Millions intended to be spent on the health needs of Eastern Cape residents have gone missing from d.
Herschelle Gibbs hit his 21st one-day century as South Africa beat Australia by 61 runs in Port Elizabeth yesterday to seal overall victory in the series.
Gibbs hammered two sixes and nine fours in his 110 off 116 balls and shared a stand of 136 with AB de Villiers (84).
The home side reached 317-6 but Brad Haddin (78) and Michael Clarke (50) gave Australia a flying start in reply.
Roelof van der Merwe (3-46) halted the charge and Dale Steyn (4-44) swept away the tail as they were all out for 256.
The victory gave South Africa an unassailable 3-1 lead with just one game in the series remaining in Johannesburg on Friday.
And it was another impressive all-round effort by Graeme Smith's men against an Australian side who gave a 50-over debut to 35-year-old seamer Shane Harwood after three appearances in Twenty20 internationals.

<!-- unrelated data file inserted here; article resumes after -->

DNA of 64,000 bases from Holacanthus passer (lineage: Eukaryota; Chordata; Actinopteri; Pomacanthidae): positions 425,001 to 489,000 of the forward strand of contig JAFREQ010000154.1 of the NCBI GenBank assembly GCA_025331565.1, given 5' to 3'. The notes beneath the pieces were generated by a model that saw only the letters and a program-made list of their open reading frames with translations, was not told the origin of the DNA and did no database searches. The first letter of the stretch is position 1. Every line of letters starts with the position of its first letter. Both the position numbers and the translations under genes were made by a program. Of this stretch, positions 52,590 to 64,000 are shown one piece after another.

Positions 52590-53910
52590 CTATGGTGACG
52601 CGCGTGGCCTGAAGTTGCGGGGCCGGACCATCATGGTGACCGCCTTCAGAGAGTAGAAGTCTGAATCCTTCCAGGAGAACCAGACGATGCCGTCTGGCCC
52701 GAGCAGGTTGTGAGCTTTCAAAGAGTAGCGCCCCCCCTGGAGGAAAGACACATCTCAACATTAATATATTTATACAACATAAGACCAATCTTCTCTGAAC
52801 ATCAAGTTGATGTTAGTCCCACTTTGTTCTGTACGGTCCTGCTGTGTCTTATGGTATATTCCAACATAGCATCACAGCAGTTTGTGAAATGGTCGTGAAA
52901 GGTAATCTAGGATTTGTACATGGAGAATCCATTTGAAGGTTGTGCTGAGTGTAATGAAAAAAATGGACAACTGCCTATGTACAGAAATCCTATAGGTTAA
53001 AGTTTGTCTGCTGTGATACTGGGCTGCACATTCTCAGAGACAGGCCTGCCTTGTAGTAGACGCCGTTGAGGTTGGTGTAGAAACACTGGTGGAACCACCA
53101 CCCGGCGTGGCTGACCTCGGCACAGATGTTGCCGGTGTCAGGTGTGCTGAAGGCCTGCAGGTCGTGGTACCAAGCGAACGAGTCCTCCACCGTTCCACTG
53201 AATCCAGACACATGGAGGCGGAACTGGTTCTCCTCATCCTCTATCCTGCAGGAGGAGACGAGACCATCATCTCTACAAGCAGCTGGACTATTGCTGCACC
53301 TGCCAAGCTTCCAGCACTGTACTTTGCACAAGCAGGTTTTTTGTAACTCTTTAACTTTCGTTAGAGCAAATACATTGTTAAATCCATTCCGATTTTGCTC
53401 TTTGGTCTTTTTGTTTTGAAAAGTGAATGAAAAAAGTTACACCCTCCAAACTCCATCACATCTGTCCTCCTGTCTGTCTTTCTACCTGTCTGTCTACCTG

Harwood did reasonably well, removing Jacques Kallis for 17 when he was looking well set and having JP Duminy caught off the final ball of the innings to finish with 2-57, but by then the damage had been done.
Australia had started the game well enough, with James Hopes picking up the important early wicket of Smith, who flashed at a wide delivery and was caught behind for 20.
But the departure of Kallis at the end of the 18th over brought Gibbs and De Villiers together and from there, the home side began to seize the initiative.
The 100 partnership came at a run a ball and Gibbs lofted spinners Michael Clarke and Nathan Hauritz into the stands as he closed in on his century.
The pressure told on Australia as Callum Ferguson dropped De Villiers in the deep, the first of three chances which went begging, but Clarke held on to an easy catch at long-on off Nathan Bracken to bring Gibbs' innings to an end.
Albie Morkel was bowled by Mitchell Johnson, who also had De Villiers in successive overs, but Duminy and Mark Boucher (29 not out off 25 balls) saw South Africa beyond 300 by putting on 65 in the final seven overs. - BBC